A week after Princeton Borough and Township residents elected Democrat Liz Lempert mayor of the newly consolidated town, Ms. Lempert and her opponent, Republican Dick Woodbridge, reflected on the race that earned Ms. Lempert 6,093 votes to Mr. Woodbridge’s 3,939. Drawing more than 10,000 voters to the polls in the wake of one of the worst storms in New Jersey’s history speaks of the importance of the race to the local population.
“It was a difficult week for pretty much everyone in town,” said Ms. Lempert. “And there were many people who had their polling places changed twice С first because of consolidation and redistricting, and then a second time because of [Superstorm] Sandy. We were worried that there would be mass confusion and frustration, but by and large things seemed to go relatively smoothly. People came out to vote even though there was a lot of storm clean-up to do. It just shows that Princeton is a community that cares and that takes its voting seriously.”
Mr. Woodbridge, a previous mayor of Princeton Township who served on Borough Council for three years, is no stranger to political campaigns. He is pleased with the way this one unfolded.
“I don’t have any regrets,” he said. “I think we ran the best campaign we could. This is the ninth time I’ve run in 36 years. I’ve won some and I’ve lost some. There are things we could have done better and things we did pretty well. What I really liked about this one was the broad-based, non-partisan nature. We showed you can run a non-partisan campaign. Clearly, there was a strong sense that this town should be non-partisan, if not in political composition at least in spirit. We saw that all across the board, and that was the biggest takeaway for me.”
Compared to some races in Princeton’s recent past, this one was “relatively clean,” Mr. Woodbridge added. “There was no real mud-slinging. We tried to stay to the arguments, and it never got personal. I have no negative personal feelings against any of the people I ran against. This is a small town and you’ve got to live with people.”
There were more supporters than Mr. Woodbridge could list in the campaign ads he ran in local newspapers. “We had a number of endorsements we couldn’t add,” he said. “It was a really nice cross-section of people representing the entire town who were supportive of my kind of campaign. What can you say? You do the best you can. And the hurricane didn’t do anybody any favors.”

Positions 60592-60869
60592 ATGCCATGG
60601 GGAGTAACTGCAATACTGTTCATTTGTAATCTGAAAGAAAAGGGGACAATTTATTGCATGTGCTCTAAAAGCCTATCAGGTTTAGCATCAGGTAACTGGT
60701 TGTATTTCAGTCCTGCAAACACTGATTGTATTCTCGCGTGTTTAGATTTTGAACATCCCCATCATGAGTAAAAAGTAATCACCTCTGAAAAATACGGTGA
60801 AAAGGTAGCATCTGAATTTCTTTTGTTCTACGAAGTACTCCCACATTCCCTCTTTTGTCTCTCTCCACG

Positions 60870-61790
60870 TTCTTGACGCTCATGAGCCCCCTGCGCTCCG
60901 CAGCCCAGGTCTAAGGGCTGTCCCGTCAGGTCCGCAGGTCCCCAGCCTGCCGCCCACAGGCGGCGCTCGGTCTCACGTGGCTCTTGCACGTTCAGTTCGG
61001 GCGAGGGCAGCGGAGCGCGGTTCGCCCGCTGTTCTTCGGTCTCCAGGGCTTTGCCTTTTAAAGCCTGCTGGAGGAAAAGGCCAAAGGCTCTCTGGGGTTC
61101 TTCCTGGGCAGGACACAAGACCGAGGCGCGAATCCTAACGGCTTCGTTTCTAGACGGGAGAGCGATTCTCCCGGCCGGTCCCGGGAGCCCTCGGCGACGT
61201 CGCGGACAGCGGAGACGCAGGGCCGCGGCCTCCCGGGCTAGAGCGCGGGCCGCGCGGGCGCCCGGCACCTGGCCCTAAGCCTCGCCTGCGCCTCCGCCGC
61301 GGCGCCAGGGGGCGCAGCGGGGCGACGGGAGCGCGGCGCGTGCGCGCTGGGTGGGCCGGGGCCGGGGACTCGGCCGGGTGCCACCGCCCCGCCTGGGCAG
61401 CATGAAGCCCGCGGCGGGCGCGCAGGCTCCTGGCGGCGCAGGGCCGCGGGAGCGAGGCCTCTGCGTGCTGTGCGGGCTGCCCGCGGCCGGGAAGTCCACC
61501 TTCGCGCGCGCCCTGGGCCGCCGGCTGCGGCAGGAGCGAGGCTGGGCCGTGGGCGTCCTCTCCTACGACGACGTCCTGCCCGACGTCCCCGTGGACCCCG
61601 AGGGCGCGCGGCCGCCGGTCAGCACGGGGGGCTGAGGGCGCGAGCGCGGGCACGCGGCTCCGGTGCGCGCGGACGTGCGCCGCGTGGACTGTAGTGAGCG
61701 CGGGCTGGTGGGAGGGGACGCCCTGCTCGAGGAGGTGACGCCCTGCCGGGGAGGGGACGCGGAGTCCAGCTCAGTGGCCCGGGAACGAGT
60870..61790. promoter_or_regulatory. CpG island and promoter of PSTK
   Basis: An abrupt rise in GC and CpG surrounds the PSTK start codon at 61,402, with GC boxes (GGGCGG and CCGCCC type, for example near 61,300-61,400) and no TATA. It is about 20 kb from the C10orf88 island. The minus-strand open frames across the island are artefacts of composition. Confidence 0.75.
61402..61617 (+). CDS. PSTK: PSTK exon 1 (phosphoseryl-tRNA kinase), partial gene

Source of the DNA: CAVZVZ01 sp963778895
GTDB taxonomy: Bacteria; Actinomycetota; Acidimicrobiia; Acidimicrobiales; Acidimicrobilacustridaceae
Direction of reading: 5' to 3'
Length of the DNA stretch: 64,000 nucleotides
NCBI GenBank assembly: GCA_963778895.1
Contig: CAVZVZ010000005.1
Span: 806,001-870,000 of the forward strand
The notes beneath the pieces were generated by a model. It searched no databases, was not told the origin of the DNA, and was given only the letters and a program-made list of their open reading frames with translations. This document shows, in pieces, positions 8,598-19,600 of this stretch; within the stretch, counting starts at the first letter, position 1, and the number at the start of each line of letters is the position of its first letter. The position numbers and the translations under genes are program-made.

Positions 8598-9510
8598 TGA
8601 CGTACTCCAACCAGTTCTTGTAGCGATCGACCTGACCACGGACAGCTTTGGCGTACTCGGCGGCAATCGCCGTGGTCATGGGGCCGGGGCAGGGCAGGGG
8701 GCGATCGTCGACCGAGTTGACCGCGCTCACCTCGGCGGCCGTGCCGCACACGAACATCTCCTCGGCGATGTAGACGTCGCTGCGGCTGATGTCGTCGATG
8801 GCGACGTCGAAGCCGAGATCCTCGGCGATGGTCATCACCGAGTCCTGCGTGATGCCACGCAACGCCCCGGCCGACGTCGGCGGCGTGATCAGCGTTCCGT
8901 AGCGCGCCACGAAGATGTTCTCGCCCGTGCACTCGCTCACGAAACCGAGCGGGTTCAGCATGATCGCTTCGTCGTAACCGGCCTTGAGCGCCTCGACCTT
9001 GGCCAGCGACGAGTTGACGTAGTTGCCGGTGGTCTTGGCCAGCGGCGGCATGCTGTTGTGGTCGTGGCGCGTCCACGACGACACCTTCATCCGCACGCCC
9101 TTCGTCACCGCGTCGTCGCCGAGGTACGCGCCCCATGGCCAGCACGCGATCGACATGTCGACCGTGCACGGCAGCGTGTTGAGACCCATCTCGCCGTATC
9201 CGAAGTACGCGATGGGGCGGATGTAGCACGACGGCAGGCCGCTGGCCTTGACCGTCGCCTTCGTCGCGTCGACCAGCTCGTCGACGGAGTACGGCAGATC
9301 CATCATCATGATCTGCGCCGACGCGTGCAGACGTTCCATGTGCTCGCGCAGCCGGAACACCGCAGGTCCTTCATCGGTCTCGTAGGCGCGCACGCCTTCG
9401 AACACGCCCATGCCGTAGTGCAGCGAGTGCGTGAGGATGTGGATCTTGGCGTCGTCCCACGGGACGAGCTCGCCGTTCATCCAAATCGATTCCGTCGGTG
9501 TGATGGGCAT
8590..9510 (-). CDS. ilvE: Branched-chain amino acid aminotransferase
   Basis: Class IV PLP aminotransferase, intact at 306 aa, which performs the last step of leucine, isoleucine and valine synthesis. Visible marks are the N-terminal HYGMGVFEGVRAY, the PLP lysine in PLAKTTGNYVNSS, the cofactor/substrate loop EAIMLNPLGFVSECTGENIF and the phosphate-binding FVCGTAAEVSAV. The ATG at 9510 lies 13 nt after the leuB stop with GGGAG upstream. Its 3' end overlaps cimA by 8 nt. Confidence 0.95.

Even before she takes the oath of office, Ms. Lempert is planning to meet with staff and Council members of the consolidated Princeton. “We checked with lawyers and found that it’s okay for the new Council members to start meeting before being sworn in,” she said on election night. “I would like to have a goal-setting session before the end of the year.”
Expanding on those plans this week, Ms. Lempert said she hopes this type of session will become an annual exercise. “I’ve talked about it with [Princeton administrator] Bob Bruschi, and we both think it would be a useful idea to have what is essentially a brainstorming session,” she said. “There is a lot of excitement about consolidation, and there are certainly a lot of opportunities. Eventually we have to get to every good idea, but we want to be strategic about what we try to tackle in the first year because we don’t want to pull the staff in so many different directions so that nothing gets done.”
The first order of business is likely to be ensuring that the promises of consolidation are met. “We have to do a good job tracking the savings of consolidation, and make sure that we’re looking for ways to enhance services wherever possible,” Ms. Lempert added. “One of the things that I think is going to be really important in the coming year is having excellent communications — making sure we are using all forms of media to get our message out in terms of any changes there might be. We want residents to know how to get what they need from the government in the most efficient way possible.”